In 1962, I came to Children's Hospital Boston as a young nurse with a plan to work at the hospital for one year and then return home to Nova Scotia. I'd written a letter to the Nursing Department explaining my limited experience and desire for a job. I received a letter of acceptance with a start date. There was no interview and I completed my application after I arrived. My salary was $82 a week.
I was assigned to Division 35, the cardiology/cardiac surgical unit. My head nurse did not meet me until I had completed a few days of orientation and I worked just a few days with a senior nurse and then was on my own.
There were no intensive care units (ICUs) at Children's when I arrived. We cared for patients who had open heart surgery in the "Pump Room." If patients required a ventilator, they remained in the Recovery Room (now the Pediatric Advanced Care Unit) but nursing staff from Division 35 provided the care. In some cases, patients were so unstable they remained on the OR table while we cared for them. Back then, open heart surgery couldn't be done until the child reached 45 pounds because our heart-lung machine wasn't adapted for babies, so many children died waiting for surgery. Some "blue babies" had palliative procedures done in the hyperbaric chamber, which was located in the basement of the Harvard School of Public Health—now the Wolbach Building. Imagine the challenge of transporting a baby across the garden to the hospital following surgery, sometimes in the dark.
In December of 1964, a very exciting thing occurred. A Cardiac ICU (CICU) was opened on Division 25, the first pediatric ICU in the country. I assisted in transferring the first patient into the unit. A month later, I became Assistant Head Nurse for the night shift. In those days, nurses didn't apply for promotions, but were chosen by nursing leadership. It wasn't unusual to work up to 10 shifts in a row. In addition to a modest raise, this new position gave me every other weekend off—regular staff nurses worked eight-hour shifts and worked two out of three weekends. Providing adequate coverage was the priority, and the nurses' personal lives came second. As nurses, we wore totally white uniforms, white shoes and stockings, and, of course, the cap that represented the school of nursing from which we graduated.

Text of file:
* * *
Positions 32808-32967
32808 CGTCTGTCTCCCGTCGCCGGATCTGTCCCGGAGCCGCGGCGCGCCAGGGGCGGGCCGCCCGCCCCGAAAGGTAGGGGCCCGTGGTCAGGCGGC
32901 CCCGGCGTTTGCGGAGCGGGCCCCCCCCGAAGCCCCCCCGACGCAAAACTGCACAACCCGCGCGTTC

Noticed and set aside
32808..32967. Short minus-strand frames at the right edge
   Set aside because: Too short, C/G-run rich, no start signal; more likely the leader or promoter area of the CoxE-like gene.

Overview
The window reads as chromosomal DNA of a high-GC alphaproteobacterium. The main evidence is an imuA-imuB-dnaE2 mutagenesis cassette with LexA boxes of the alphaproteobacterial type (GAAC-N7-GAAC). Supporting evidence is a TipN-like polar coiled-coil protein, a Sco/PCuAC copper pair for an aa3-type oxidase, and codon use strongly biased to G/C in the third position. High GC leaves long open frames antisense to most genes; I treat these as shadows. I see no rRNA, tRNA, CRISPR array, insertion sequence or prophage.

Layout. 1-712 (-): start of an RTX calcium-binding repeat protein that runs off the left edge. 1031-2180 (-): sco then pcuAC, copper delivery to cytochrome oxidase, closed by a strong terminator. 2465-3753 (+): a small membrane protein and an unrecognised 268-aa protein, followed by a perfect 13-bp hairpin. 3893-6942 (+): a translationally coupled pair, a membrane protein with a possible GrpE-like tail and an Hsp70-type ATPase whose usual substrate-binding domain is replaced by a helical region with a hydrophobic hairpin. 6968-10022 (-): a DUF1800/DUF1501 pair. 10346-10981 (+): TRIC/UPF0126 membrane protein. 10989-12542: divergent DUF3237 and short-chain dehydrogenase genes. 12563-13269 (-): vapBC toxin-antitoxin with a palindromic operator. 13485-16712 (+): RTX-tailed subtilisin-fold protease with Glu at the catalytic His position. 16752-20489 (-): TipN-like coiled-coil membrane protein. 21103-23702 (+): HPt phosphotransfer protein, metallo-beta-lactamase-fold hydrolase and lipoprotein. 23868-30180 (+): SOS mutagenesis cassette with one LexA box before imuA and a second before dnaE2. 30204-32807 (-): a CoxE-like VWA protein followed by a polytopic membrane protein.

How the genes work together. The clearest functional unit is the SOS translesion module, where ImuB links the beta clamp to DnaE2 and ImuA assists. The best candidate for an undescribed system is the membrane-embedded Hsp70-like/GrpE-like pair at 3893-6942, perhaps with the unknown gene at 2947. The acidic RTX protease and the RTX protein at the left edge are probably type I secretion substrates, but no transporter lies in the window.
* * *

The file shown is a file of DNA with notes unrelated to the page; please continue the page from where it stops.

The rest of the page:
Parents did not stay at the hospital at night unless the child was critically ill, and at 8 p.m., all visitors left. Parents were not encouraged to participate in their child's care, so the staff nurses provided all care, except perhaps an occasional diaper change or bottle feeding. Except at the highest level of nursing administration, nurses were not involved in decision-making of the hospital. Staff nurses did not serve on any hospital-wide committees and annual reviews were done by the supervisors with no peer input. Promotions meant getting farther and farther away from the bedside.
Fourteen years ago, when I was the Nurse Recruiter, I was asked to hire for a part-time position in Patient Relations. A decision had been made that a nurse should fill this opening. However, it seemed that no nurses were interested because no one applied. After a number of weeks, my director came by to ask me if I would consider the position. With much trepidation, I decided to move into this new role while I continued to do nurse recruitment.
After accepting the fact that an angry call was not directed at me personally, and that there are people one simply cannot please, I learned as much as I could about billing and insurance practices. I settled in and found my last job at Children's as challenging and satisfying as caring for critically ill patients. I have enjoyed the more complicated cases and the challenges of situations involving Risk Management and the Office of Legal Counsel. Patient Relations allowed me to use my people skills, clinical knowledge and familiarity with the hospital and its players to address the majority of challenges that came my way. It was a great job for an old nurse!
Since my early days, I have seen so many changes—more than can be mentioned! In addition to the fantastic advances in medical care, we have gone from one small CICU and several small "care rooms" to two large, state-of-the-art ICUs. Parents can visit 24 hours a day and are encouraged to participate in their child's care. RN evaluations are done with peer input. There is a Clinical Ladder that allows nurses to advance but remain involved in direct patient care. Most staff work 12-hour shifts and have two out of three weekends off—not on. Now, nurses wear brightly colored scrubs and there is less formality than in the "old days."
Children's is an amazing place and I am very proud to have worked here for so many years. I have had eight different positions and enjoyed the challenges and satisfaction of them all, whether it's been providing direct care to the patients as a staff nurse or contributing to the care in other ways. I'm leaving feeling very good that I chose to be a nurse.